The designation of being the most opulent plantation house in North America doesn’t come cheaply. Nor will you find the San Francisco Plantation mansion in any disrepair. A galleried house of the Creole open-suite style, this fabulous southern home’s riches aren’t just found on its sprawling property or wrapped up in its gorgeous architecture – the San Francisco Plantation has one of the finest and most extensive antique collections in the country. Reminiscent of Versailles and steeped in a history of rich antebellum living, slavery holdings, and sordid stories of love, wealth, death and honor, the San Francisco Plantation is not just a visit to any ordinary plantation home – it’s a surreal pastiche down history lane.
If you’re at the Port of New Orleans, you’re most like beginning or ending your cruise, so get there a day early or stick around afterward for a chance to explore the Big Easy.
The French Quarter is, of course, the main attraction, but if you’ve been there, done that, take a shore excursion into the countryside to see some of Louisiana’s grand plantation homes, or experience the swampy waterways on an airboat tour. You’ll dock downtown at either the Julia Street or Erato Street terminal. Both terminals are on the Riverfront Trolley Line, which will take you a mile up the Mississippi River to the French Quarter.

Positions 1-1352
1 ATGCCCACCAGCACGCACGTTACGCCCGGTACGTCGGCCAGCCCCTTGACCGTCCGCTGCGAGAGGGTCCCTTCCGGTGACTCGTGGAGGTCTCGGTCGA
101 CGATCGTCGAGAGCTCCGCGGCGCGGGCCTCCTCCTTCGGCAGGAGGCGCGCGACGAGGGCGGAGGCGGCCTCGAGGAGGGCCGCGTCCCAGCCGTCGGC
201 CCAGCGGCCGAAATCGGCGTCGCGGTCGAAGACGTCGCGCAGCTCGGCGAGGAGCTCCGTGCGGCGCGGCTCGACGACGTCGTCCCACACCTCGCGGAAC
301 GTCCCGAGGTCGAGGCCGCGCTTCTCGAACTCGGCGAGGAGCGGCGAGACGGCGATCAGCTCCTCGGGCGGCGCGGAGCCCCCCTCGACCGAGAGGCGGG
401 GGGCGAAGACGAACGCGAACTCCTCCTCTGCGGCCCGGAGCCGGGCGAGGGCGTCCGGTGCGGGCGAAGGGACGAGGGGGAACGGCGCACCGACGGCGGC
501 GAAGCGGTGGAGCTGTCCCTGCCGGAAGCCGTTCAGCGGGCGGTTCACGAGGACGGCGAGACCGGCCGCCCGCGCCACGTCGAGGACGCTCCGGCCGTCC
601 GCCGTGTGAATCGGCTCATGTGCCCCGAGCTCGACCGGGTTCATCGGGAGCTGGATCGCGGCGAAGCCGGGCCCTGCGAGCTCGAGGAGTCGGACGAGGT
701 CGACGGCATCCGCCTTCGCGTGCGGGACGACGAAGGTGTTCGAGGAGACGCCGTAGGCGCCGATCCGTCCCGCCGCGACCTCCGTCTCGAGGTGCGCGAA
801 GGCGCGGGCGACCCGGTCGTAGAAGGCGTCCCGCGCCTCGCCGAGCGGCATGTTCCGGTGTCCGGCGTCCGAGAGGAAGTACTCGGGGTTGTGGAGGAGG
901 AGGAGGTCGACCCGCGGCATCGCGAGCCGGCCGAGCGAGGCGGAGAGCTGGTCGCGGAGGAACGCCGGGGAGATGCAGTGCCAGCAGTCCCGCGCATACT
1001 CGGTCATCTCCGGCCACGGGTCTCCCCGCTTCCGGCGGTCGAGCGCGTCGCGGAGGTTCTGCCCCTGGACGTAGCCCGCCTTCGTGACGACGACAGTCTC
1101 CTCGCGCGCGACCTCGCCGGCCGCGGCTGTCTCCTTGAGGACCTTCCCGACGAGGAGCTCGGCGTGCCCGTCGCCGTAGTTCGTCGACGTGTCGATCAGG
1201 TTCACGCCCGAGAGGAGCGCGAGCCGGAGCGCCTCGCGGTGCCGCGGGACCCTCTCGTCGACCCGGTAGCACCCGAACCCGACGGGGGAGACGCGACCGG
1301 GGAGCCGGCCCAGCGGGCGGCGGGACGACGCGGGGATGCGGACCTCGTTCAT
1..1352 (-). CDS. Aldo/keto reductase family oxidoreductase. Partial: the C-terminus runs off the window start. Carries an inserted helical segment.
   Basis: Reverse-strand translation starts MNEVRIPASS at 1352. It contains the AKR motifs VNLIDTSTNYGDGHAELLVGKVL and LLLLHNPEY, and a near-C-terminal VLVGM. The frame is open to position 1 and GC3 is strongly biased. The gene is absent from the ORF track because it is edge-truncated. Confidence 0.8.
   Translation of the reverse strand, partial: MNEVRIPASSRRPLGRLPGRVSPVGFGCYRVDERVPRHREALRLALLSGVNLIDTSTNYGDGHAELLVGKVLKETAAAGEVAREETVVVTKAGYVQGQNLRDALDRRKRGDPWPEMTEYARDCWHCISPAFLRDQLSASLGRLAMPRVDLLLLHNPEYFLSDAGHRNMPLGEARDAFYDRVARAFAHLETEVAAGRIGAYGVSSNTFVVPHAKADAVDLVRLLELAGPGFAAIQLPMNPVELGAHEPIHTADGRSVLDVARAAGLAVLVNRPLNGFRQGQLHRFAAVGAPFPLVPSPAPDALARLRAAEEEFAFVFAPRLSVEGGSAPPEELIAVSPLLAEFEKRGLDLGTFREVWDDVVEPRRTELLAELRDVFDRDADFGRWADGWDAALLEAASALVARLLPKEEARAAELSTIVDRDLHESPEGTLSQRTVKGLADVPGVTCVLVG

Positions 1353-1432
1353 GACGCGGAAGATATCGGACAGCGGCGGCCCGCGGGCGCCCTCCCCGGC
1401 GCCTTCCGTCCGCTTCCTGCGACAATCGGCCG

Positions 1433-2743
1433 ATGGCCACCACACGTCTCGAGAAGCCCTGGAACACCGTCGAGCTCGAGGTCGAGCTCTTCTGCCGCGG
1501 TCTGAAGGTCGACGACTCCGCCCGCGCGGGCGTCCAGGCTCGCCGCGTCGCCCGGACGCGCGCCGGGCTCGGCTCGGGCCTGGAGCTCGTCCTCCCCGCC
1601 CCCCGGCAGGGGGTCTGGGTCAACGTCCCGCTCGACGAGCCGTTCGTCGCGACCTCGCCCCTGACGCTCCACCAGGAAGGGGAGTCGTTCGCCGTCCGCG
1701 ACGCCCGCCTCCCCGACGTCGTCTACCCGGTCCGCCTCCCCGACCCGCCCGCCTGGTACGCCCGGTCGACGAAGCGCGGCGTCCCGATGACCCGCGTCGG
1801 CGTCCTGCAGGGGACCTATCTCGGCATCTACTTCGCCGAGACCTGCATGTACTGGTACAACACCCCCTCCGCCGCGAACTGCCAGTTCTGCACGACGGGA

The Court of Two Sisters restaurant is a historic New Orleans institution. Named after sisters Emma and Bertha Camors, the three-story building is a piece of Louisiana history that sits on Governor’s Row, the 600-block of Royal Street. Emma and Bertha came from an aristocratic Creole family and exemplified New Orleans high society with their formal gowns, lace and perfumes all imported from Paris. The sisters were very close and even died within two months of each other in 1944.
The Court of Two Sisters has one of the largest courtyards in New Orleans and today welcomes visitors looking to enjoy authentic southern cuisine. One of the most popular options is the jazz buffet brunch; morning hot dishes include made-to-order omelets, eggs benedict, bacon, sausage, grits, shrimp pasta and more. Afternoon offerings are specialties like turtle soup, oysters Bienville, duck à l’Orange, Creole jambalaya and shrimp étouffée.